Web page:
Inter’s Corporate CEO Alessandro Antonello feels that the scope of the new stadium plans that the club have with AC Milan is much more ambitious than building a new stadium.

Speaking at the MilanoParigiCapitali 2022 event, as reported by FCInter1908, the Nerazzurri executive explained that the two clubs have more wide reaching plans as part of construction of a prospective new stadium, and that they want to reduce the financial gap with the Premier League.

The Nerazzurri and the Rossoneri have seen some important recent developments in their plans to build a new stadium to replace the San Siro, with the city council officially approving their revised plans and the public debate set to begin in the coming days.

For Antonello, the aim is not simply to build a new football stadium, but an entire complex which can ensure greater revenues for the clubs moving forward.

The Corporate CEO provided some background, noting that “In Italy we need to invest in infrastructure to improve the football system. There are ongoing projects that, if completed, can bring in 1.9 billion.”

“Unfortunately, the average age of the Italian stadiums is between sixty and seventy years old, so it’s essential to renovate the infrastructures first,” he added.

Speaking about the Milan clubs’ plans, Antonello said that “Inter and Milan presented a plan three years ago, today we resubmitted the feasibility dossier to the city council of Milan with a reduction in concrete volumes to follow up on the demands that the administration had given us at the time.”

He explained that “It’s not just a stadium project, but also a multipurpose attraction centre from which the city of Milan will benefit. It will be a highly eco-sustainable project, with the most advanced technologies that have been made available to us.”

“In the absence of infrastructures and new stadiums, it is difficult for Inter, Milan, and Italian football to return to competing at the highest level,” Antonello warned.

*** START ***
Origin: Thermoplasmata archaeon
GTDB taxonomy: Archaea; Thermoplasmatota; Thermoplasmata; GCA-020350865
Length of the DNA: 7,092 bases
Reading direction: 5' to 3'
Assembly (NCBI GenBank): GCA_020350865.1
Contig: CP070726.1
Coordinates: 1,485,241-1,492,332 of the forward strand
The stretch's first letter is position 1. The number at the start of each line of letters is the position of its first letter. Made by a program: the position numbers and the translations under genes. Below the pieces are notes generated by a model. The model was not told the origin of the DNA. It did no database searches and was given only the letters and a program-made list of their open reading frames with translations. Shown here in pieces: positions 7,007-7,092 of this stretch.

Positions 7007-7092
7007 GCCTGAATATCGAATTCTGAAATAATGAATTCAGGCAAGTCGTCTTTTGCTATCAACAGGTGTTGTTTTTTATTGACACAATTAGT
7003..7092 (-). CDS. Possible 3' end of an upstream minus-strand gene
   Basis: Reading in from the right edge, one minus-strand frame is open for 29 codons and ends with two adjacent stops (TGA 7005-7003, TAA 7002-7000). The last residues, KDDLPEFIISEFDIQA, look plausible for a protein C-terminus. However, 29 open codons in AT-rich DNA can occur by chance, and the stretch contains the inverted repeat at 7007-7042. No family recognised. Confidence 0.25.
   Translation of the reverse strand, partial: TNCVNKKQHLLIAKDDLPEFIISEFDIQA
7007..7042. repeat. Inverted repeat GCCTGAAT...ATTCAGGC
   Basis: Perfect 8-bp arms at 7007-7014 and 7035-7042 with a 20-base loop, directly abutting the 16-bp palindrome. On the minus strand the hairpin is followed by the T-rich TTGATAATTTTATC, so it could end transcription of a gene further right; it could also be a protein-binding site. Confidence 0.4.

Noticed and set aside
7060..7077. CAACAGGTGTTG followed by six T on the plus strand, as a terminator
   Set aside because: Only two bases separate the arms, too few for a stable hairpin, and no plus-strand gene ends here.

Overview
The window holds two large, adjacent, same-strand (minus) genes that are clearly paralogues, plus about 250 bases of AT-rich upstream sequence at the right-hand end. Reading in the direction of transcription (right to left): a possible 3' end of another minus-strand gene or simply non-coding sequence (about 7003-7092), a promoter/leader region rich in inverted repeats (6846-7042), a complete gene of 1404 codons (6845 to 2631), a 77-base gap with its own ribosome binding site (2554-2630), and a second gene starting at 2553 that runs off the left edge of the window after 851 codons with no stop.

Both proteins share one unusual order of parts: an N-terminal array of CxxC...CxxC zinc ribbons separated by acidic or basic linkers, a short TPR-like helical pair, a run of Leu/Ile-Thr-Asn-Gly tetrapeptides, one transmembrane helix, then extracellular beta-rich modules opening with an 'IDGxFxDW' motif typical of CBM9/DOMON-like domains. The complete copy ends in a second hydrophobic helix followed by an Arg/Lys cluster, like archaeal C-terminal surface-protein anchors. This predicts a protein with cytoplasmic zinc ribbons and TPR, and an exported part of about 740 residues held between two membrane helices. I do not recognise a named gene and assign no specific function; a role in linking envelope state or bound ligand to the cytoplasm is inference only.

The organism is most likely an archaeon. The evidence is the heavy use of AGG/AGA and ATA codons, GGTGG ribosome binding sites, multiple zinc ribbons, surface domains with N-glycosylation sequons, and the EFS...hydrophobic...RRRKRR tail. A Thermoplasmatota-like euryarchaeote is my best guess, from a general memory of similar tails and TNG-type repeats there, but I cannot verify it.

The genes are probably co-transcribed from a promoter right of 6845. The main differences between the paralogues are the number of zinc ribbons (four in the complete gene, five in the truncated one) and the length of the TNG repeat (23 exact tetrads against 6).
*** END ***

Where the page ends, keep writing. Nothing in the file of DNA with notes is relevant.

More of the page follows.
“The stadium can guarantee additional revenues thanks to additional services,” he continued, “which would lead the club to invest more in the squad.”

He updated that “There will be a public debate, after which the city council will express its opinion, and we we hope to proceed with the drafting of the executive project, before beginning construction.”

Antonello also spoke about the question of broadcasting rights in Italian football, noting that “In the Lega there’s a working committee which has begun to tackle the issue in a strategic way.”

“The Premier League must be a reference model for us,” he continued, “but the paradigm for us should be La Liga in Spain,” he added, “which in recent years has grown exponentially.”

The executive noted of the Spanish top flight that “They have very strong governance and a good television product with Real and Barcelona leading the way.”

“The Lega Serie A must develop more of an international market,” Antonello emphasized, “today we have a huge gap with the Premier League in that respect.”

He argued that “International development and technological development are also needed – the Serie A product must evolve in response to the needs and desires of our fans.”

“It’s useless to try to develop business models that don’t keep the fans at the centre,” he continued, “because they’re the ones who support the industry.”

He noted that “The Lega is laying the foundations to fill this gap – a hub has already been opened in the United States, another will be opened in the Middle East, and the desire is to better cover the Asian market with a territorial presence.”

“Today we’re thinking, if the next call is not successful, to turn to the creation and distribution of a new television channel for Serie A,” Antonello continued. “This is essential, because Serie A is still recognized as an attractive brand, and foreign investment is proving it.”

“We need to recreate the value of the early 2000’s with an attractive model,” he stressed. “We must make up the gap with the Premier League which means that top players only want to play there.”